Former CIA officer John Kiriakou this week became the latest person to be charged under the Espionage Act with unauthorized disclosures of classified information. But unlike the previous defendants, Mr. Kiriakou was also charged with violating the Intelligence Identities Protection Act for allegedly disclosing the identity of a covert intelligence officer to a journalist.
The Intelligence Identities Protection Act was enacted in 1982 to combat the efforts of Philip Agee and his colleagues to expose CIA personnel around the world. The Act made it a felony to reveal the names of “covert agents,” i.e. intelligence officers who are under cover and whose identities are classified information.
But until now, the Act has never been used in a contested prosecution. “There do not appear to be any published cases involving prosecutions under this act, despite some high-profile incidents involving the exposure of U.S. intelligence agents,” according to a Congressional Research Service report on the subject from last year.
(There has, however, been one conviction under the Act. In 1985, former CIA clerk Sharon Scranage pleaded guilty to providing classified information in violation of the Act concerning U.S. intelligence operations in Ghana. She served two years in jail.)
The Intelligence Identities Protection Act is one of the very few classification-related statutes that purport to apply to anyone, not only to government officials who possess authorized access to classified information. The language of the Act explicitly indicates that it also applies to private individuals — reporters, researchers, or anyone else — who expose covert agents, if they do so as part of a “pattern of activities” and with the requisite knowledge and intent.
In the present case, Mr. Kiriakou is charged with providing the name of a “covert agent” in response to inquiries from a reporter, “Journalist A,” who then passed that information on to defense attorneys at Guantanamo. (The attorneys used the information in a classified pleading that they filed in 2009, which is what first brought the unauthorized disclosure to official attention.)
An FBI affidavit attached to the criminal complaint against Kiriakou states repeatedly that no laws were broken by the defense team that received the classified information. The FBI notably does not volunteer the same assurance concerning Journalist A (whose name is not yet on the public record), who actively solicited the proscribed information from Kiriakou and forwarded it to the defense attorneys.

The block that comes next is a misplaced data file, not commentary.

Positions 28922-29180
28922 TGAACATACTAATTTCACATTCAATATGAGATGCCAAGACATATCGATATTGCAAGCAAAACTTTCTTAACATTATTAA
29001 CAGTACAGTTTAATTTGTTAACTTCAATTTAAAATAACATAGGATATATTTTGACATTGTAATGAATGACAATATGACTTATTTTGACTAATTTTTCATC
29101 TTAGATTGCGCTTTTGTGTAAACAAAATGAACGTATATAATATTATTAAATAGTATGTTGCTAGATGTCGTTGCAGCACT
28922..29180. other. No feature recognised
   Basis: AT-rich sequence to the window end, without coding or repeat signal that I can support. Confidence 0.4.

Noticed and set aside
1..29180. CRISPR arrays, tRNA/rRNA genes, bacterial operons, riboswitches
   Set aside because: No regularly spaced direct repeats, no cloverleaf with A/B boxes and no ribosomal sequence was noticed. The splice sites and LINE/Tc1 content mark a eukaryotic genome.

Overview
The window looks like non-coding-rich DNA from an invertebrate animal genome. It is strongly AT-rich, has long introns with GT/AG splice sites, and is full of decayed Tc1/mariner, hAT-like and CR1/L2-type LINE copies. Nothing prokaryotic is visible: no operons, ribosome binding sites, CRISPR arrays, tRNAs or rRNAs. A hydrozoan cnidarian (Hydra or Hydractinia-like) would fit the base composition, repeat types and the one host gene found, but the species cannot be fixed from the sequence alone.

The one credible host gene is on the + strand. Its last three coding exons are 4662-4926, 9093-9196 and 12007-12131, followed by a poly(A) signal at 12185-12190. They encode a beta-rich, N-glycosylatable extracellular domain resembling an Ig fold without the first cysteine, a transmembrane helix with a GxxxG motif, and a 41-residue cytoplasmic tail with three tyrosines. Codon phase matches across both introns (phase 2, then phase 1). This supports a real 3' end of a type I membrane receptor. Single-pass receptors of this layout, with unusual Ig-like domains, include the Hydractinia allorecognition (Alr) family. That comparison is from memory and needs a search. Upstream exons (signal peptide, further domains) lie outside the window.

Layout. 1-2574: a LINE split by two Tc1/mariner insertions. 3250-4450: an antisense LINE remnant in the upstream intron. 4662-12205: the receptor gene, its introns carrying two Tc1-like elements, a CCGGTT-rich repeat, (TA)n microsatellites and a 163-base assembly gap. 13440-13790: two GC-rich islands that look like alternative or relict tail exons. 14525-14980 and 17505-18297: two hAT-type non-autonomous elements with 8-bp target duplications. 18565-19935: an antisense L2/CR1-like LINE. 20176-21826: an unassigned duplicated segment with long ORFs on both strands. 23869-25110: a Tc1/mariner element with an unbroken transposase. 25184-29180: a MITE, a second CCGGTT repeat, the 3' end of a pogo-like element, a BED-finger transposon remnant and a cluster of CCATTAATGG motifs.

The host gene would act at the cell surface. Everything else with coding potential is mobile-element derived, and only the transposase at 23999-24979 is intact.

But Journalist A would presumably not be subject to the Intelligence Identities Protection Act because his efforts were not part of a systematic effort to expose classified identities. (The name of the covert agent that he allegedly elicited and conveyed to the defense team at Guantanamo has not been publicly disclosed.)
According to the Congressional Research Service report, the Act “would appear to preclude the prosecution of a recipient of covered information, whether solicited or not, who publishes the information but has not engaged in a prohibited ‘pattern of activities’ intended to disclose the names of covert agents.”
The CRS report also makes the curious observation that “It is not an offense for… a covert agent to disclose his or her own identity.” See Intelligence Identities Protection Act, January 28, 2011.
Mr. Kiriakou is the sixth individual to be charged in the Obama Administration’s unprecedented campaign against leaks of classified information to the media, following Shamai Leibowitz, Jeffrey Sterling, Thomas Drake, Bradley Manning and Stephen Kim. Among other things, the Administration’s aggressive pursuit of leaks represents a challenge to the practice of national security reporting, which depends on the availability of unauthorized sources if it is to produce something more than “authorized” news.
Update: The Intelligence Identities Protection Act was criticized in a April 6, 1982 op-ed by then-Senator Joseph Biden entitled “A Spy Law That Harms National Security.” (h/t Historiographic Anarchy)
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